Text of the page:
Step 6: Review by designated health professional Any patient receiving oral nutritional supplements should be reviewed regularly. It is the responsibility of the prescriber to ensure that patients are adequately monitored in accordance with nutritional goals and review periods (stage 3). Effective interprofessional communication is essential to providing appropriate continuing nutritional support. Step 7: Termination of Oral Nutritional Supplements and Follow Up Providing that an effective plan has been prepared at the outset it should be possible to readily identify the point at which prescribed supplements can be stopped. Oral nutritional supplements should be gradually reduced and patients should continue to be monitored for 3 months after supplements have been discontinued. Referral for specialist dietetic input (Steps 4-7) Dietetic referral may be appropriate in any of the following circumstances: To advise on nutritional supplementation strategies and the appropriateness or otherwise of initiating oral nutritional supplements. To assist in appropriate planning and goal setting for nutritional support for individual patients Deterioration in nutritional status despite supplementation after excluding other contributory pathology. Apparent requirement for supplementation longer then three months. The presence of co-existing medical conditions such as diabetes, renal failure, coeliac disease or high cardiovascular risk. Where swallowing difficulties or other indications for modified food texture exist. Audit Criteria 1. Is there documented assessment of patient‟s needs (ie BMI, % unintentional weight loss or MUST score) recorded in the medical records? 2. Is there a record of the condition for which oral nutritional supplement prescribed? 3. Has the oral nutritional supplement been prescribed for an approved condition? (ACBS categories) 4. Is there an explicit nutritional goal identified in the medical records? 5. Is there a specified review interval? 6. Is there evidence that review has been undertaken in relation to set goals? 7. Have first line dietary measures been tried for 4 weeks prior to prescribing oral nutritional supplements? 8. Do prescriptions contain clear instructions about the dose and quantity to be used? Further Information The MUST screening tool can be downloaded from www.bapen.org.uk Acknowledgments With thanks to South Staffordshire PCT who‟s „Guidance for the use of oral nutritional supplements for Adults in General Practice‟ was used as a basis for this guidance. References National Prescribing Centre 1998 Oral nutrition support part 1, MeReC Bulletin 9(7) National Prescribing Centre 1998 Oral nutrition support part 2, MeReC Bulletin 9(9) NICE Clinical Guideline 32, Nutritional Support in Adults, February 2006.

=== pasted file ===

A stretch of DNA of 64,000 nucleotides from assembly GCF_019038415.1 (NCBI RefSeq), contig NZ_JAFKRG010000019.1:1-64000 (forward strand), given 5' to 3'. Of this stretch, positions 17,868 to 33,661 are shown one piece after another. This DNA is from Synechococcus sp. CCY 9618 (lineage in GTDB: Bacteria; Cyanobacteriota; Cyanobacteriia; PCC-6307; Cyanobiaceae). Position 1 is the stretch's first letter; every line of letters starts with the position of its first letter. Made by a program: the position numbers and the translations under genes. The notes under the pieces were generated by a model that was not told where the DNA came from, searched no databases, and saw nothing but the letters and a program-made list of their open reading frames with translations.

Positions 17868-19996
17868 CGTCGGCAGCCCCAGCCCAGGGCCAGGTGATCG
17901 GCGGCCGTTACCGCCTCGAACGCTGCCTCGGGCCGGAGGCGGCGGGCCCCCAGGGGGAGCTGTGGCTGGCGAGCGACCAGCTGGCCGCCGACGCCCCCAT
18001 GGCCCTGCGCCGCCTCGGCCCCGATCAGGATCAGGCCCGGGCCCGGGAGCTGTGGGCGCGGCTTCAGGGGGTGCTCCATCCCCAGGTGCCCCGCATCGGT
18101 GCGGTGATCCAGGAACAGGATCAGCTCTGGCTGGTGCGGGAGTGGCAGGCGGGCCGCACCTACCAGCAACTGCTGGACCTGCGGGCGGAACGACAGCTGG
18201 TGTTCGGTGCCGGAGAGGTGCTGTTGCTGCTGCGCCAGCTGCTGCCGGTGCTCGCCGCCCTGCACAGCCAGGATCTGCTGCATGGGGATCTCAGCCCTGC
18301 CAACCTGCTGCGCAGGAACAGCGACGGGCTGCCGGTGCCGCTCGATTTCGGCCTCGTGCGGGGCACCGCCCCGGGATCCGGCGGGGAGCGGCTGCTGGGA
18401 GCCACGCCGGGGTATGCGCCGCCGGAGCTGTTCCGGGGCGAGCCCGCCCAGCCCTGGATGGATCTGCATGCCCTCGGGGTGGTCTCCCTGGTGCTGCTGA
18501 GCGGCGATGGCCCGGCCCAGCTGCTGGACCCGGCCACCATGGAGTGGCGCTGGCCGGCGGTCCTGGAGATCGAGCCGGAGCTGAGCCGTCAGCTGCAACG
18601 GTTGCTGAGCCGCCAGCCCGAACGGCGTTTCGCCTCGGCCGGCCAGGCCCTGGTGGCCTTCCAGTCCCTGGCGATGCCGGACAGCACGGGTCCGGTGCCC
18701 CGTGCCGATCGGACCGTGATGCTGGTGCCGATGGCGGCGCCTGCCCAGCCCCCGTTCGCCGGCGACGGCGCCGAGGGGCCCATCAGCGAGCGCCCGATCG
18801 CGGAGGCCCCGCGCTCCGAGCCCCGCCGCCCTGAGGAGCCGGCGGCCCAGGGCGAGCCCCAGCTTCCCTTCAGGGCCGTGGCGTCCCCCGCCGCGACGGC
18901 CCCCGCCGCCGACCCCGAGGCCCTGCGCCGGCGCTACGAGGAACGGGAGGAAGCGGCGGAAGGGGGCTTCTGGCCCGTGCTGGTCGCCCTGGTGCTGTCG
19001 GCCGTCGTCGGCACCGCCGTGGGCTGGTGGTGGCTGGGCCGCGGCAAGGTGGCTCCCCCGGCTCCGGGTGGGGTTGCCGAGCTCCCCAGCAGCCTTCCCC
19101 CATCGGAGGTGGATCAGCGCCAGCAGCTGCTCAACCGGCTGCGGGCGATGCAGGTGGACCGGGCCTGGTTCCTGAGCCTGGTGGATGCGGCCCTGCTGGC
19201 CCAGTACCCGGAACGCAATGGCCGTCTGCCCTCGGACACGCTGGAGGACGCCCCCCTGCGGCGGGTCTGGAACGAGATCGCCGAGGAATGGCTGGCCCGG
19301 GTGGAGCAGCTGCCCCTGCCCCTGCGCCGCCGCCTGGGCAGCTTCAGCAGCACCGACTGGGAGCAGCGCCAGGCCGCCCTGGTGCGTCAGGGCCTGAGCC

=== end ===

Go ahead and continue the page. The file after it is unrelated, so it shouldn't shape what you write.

Appendix 1. The contract for enteral feeding products in the Calderdale and Huddersfield Foundation Trust footprint is for Nutricia products. These should be prescribed first line unless advised otherwise by a dietitian. Product

Cost per Unit

Calorie Content

Style

Protein Content

Flavours

Complan Shake 237ml (made with 200mls Whole Milk

£0.90

387 K/cal - when made with 200mls Whole Milk

Milkshake

15g

Chocolate, Banana, Vanilla, Strawberry, Original

Fortisip Compact

£1.85

300

Milkshake

12g

Chocolate, Mocha, Forest Fruits, Apricot, Banana, Strawberry, Vanilla

£1.80

200

Pudding

12g

Forest Fruits, Vanilla, Banana, Chocolate

£1.89

300

Juice

8g

Orange, Lemon, Apple, Blackcurrant, Strawberry, Tropical, Forest Fruits

125ml bottle

Forticreme 125g pot

Fortijuce 200ml bottle

Final_Guidance_for_the_use_of_Oral_Nutritional_Supplements